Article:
The part about being badly beaten is true. And for most of the film they're fairly fuzzy on the reason (not that there really could be a good one) motivating the initial attack. He lives in a small town in upstate NY - which is where the attack took place. And he does lose all his memories from before the attack and have to go through a lot of physical rehabilitation afterward. Even after this he continues to have issues with fine motor skills and is clearly (and reasonably) emotionally scarred from the attack. They point out that he's booted out of the hospital and therapy at some point, clearly before he's ready (gotta love the US health care system). Prior to the attack he was an alcoholic, but (self described for what it's worth) generally not a bad guy - mainly hurting himself. After the attack he has no interest in alcohol - which seems to be the one clear positive outcome. More negatively he's unable to express himself artistically in the way he used to - clearly he was a somewhat gifted drawing artist prior. So he starts to put together increasingly elaborate doll villages and scenes/scenarios as a form of therapy.
He includes dolls within the village (Marwencol) that represent real people in his life, as well as archetypes of other sorts. The mental scenarios he writes for the villagers seem to run the gambit of fantasies for companionship (and sex) to revenge scenarios against those who attacked him. The physical level of detail he brings to it is impressive as are the complex storylines. Some of the stories/themes are sort of amusing, he initially started just with a bar owned by the character that represents him and something like 20 Barbie dolls (all modified it seems by him). The town when his personal avatar of a character "found it" only has women and one of the attractions at his bar are staged "cat fights" between the women for entertainment. He's very clear (there's even a miniature sign) pointing out the fights are staged and no one is injured. Apparently in his universe it's a popular bar attraction - the only one of it's kind in Belgium. :-) Other scenarios are clearly more therapy focused. The German SS keep coming into the town and capturing/torturing him - and he's typically saved by the village women.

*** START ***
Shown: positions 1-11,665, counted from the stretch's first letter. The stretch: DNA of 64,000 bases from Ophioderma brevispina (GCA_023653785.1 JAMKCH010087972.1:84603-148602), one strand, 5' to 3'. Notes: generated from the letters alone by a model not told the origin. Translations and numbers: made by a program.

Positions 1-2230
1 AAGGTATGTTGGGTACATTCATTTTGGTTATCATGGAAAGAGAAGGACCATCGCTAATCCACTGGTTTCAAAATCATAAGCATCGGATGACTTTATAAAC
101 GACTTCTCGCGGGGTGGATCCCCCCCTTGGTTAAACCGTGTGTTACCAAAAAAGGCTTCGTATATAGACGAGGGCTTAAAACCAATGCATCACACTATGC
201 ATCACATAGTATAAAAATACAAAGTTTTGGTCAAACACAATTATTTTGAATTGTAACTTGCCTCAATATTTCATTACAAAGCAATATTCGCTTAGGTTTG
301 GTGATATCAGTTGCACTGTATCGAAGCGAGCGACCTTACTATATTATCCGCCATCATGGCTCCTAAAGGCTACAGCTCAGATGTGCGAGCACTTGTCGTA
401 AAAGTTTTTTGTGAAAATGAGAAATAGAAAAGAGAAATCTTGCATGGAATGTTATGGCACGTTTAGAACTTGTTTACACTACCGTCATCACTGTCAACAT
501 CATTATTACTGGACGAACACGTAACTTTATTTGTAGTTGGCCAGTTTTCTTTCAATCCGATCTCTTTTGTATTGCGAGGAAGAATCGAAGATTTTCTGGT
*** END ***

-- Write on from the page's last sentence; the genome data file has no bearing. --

He takes photos of the posed figures to archive things, though he doesn't appear very thorough about archiving the photos initially. Then someone he meets sees the beauty in what he's doing and connects him up with the art world. There's some discussion about what happens when his therapy becomes more public as art - what will that mean for him, etc. You can see a lot of the staged photos on the film's website. Seeing the photos on the big screen actually makes the film more "cinematic" than it sounds.
The pictures themselves, the "art" are really very good. I can totally see going to a show of his work. I do want to come back to their website at some point. So that really worked well. Over the course of the film we learn a lot more about the artist who reveals a lot about himself over the course of the film. Is the film part of his therapy too? If it is I hope it helps him in exchange for being so open about who he is and how the experience has affected him.
It's fairly funny at times, sad at others, and altogether fascinating. So a very good documentary and definitely worth seeing - and on a big screen if you can. For more details about the artist you can checkout the films website